As a fleet owner or operator, you may be driven by state regulations or your own business practices to build a sustainable future. Electrification is a crucial aspect to consider for the next 24-36 months and electrification planning is the first step. However, the process of transitioning to electric vehicles may seem daunting, and it can be challenging to know where to begin.
At e-Mission Control, we have worked with numerous fleets in various states and understand the challenges companies face when electrifying their fleets. We have conducted research to develop a four-phase process for full electrification, which we will discuss in a series of blog posts. The four phases are:
This electrification pre-planning phase, which is critical to the success of the project, is estimated to take one to three months and has up to eight steps.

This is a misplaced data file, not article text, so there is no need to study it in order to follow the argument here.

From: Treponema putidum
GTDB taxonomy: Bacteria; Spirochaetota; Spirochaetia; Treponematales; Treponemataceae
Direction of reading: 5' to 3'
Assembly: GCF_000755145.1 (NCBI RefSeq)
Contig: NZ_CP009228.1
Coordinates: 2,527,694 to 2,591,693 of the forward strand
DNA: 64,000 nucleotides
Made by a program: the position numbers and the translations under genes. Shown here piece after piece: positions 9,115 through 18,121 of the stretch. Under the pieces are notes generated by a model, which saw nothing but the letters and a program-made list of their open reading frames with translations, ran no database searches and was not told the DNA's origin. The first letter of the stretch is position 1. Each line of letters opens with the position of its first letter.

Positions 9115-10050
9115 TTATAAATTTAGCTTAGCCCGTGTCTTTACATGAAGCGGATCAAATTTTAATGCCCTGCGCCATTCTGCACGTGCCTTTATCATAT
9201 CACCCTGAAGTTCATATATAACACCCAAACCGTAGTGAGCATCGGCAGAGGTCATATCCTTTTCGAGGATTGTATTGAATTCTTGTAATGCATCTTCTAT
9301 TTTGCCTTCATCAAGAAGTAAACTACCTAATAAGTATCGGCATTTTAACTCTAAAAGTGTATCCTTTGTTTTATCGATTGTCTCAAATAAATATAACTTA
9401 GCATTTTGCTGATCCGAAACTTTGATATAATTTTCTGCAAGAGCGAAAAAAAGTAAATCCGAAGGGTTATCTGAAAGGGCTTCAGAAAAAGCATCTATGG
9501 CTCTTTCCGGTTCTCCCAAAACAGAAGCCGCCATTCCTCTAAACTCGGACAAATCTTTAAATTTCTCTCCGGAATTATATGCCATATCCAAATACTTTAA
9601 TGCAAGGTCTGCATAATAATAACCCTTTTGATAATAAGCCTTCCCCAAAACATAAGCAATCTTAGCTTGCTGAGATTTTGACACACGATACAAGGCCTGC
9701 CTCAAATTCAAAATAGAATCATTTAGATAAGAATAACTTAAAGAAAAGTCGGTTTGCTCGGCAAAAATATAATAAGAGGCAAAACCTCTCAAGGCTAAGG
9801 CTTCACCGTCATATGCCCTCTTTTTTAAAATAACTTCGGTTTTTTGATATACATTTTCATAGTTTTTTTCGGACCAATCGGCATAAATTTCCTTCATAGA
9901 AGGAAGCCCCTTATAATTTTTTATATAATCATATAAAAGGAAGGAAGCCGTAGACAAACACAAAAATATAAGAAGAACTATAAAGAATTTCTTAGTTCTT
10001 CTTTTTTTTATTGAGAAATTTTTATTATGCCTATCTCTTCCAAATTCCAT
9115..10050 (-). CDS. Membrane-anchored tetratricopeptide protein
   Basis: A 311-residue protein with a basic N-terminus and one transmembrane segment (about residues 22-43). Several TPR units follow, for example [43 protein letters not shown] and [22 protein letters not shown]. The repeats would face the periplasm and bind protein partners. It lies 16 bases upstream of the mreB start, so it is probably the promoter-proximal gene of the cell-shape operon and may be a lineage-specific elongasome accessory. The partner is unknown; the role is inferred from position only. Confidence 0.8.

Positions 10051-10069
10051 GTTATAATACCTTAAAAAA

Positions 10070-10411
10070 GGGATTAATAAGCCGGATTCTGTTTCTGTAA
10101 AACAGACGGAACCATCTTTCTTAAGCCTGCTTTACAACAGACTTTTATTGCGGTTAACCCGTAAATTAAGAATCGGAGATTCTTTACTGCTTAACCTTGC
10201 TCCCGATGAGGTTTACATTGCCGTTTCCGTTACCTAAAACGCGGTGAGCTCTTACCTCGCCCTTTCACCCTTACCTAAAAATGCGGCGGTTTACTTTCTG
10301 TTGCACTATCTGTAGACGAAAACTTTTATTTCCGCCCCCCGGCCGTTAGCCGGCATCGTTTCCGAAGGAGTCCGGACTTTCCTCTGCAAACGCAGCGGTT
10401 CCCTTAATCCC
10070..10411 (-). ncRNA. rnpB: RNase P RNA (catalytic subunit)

1. Start With your “Why” – As a company representative, you always have the best interests of your organization at heart. When implementing electric vehicles and equipment, understanding your motivations becomes even more critical to ensure the success of your efforts.
By identifying the reasons behind the decision to switch to electric vehicles, whether it be to reduce costs, increase efficiency, or improve sustainability, you can stay focused on the goals that matter most to your organization.
Keeping your “why” in mind throughout the electrification planning and implementation process reinforces your commitment to your company’s objectives, even when faced with obstacles and challenges. By staying true to your purpose, you can make informed decisions and lead your company towards a more sustainable future.